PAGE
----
"The Corporation agrees that any and all accrued but unpaid dividends (whether or not declared) with respect to the MPG Preferred Accrual (as defined in the charter of Sub REIT) for each share of Sub REIT Series A Preferred Stock shall be deemed accrued on each share of Series A Preferred Stock (the "Preferred Accrual")."
Dividends were suspended on the MPG preferred A with the last one being paid on 10/31/2008. Since this time, dividends have been accruing. Thus far, 18 quarters have accrued at a rate of $0.4766 each for total accrual of $8.57. In the language detailed in the agreement, the full amount of this accrual will transfer over to the new preferred shares which brings their total value to $33.57. This is a huge difference from the $25.00 tendered amount.
A third option also exists for holders of MPG-A. It currently trades at $28.06 so one could simply sell It in the open market. Below is a table detailing all the potential outcomes for the preferred shareholders
Sell in market
Accept Tender offer
Decline tender offer and get new preferred share
Decline tender offer but 66% accepted forcing you to accept tender offer
*Assuming BPO honors and pays the accrued dividend
One may look at this through the economic practice of game theory. It is immediately apparent that selling in the open market for $28.06/share is pareto superior to accepting the tender offer. Declining the tender offer is the best deal at $33.57 if and only if 2 conditions are met.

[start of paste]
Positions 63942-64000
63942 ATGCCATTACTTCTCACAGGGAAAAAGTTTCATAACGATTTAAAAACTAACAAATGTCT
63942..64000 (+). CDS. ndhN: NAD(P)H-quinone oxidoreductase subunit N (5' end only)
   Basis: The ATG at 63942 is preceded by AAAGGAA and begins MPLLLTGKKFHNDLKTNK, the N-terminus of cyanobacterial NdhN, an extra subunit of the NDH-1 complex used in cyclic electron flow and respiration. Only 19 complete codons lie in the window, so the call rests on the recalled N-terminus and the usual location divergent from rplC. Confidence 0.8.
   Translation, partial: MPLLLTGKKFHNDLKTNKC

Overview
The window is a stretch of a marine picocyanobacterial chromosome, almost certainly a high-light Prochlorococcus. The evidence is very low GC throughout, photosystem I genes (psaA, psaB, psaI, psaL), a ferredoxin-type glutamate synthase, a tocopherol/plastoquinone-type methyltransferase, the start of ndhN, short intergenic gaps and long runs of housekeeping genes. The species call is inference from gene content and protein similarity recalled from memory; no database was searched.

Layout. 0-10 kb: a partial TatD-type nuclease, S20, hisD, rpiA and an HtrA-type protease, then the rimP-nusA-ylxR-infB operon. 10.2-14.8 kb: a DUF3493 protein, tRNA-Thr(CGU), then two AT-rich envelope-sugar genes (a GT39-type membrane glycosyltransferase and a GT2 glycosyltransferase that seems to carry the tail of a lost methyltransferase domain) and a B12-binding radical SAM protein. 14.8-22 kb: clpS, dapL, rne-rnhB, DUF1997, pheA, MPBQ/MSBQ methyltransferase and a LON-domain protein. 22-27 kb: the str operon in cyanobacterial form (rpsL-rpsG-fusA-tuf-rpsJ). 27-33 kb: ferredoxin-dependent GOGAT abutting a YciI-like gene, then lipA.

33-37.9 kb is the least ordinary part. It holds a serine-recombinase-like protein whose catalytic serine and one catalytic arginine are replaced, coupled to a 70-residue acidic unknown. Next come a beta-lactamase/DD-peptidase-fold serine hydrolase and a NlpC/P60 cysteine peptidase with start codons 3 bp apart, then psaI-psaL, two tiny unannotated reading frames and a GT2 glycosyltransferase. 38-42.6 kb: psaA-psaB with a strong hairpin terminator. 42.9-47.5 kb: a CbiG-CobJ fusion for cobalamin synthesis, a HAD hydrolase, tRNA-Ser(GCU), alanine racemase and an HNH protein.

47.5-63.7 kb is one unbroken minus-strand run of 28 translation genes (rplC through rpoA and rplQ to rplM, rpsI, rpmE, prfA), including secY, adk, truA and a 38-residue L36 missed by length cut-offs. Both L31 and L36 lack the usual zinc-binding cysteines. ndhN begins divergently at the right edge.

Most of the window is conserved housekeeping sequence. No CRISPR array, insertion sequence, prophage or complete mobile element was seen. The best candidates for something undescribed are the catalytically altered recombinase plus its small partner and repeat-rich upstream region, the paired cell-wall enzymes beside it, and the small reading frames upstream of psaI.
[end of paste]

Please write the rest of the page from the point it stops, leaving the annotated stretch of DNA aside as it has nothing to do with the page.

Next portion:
- At least 33.5% of shares decline such that you are not forced to take the $25.00
- BPO has intentions to pay the accrued dividend.
If all shareholders are informed and rational, condition 1 is a given as it could only be false if shareholders choose a pareto inferior option. In a rational world this would not happen. Condition 2, however, is an unknown risk that must be weighed against the bigger reward of the $33.57.
The game theory analysis determines only 2 viable options for holders of the Preferred A: to sell in the open market or to decline the tender offer. The former gives a guaranteed $28.06 (or whatever the price is when sold) while the latter yields a conditional $33.57. I would recommend investors weigh the risk and reward themselves to ascertain the correct choice. This buyout may also represent an opportunity for non-shareholders who wish to buy the preferred for the potential upside. The tender offer is scheduled to commence in early May so investors have a few days to make the right choice.
Disclosure: This article is for informational purposes only. It is not a recommendation to buy or sell any security and is strictly the opinion of the writer.
Disclosure: I have no positions in any stocks mentioned, and no plans to initiate any positions within the next 72 hours. I wrote this article myself, and it expresses my own opinions. I am not receiving compensation for it (other than from Seeking Alpha). I have no business relationship with any company whose stock is mentioned in this article.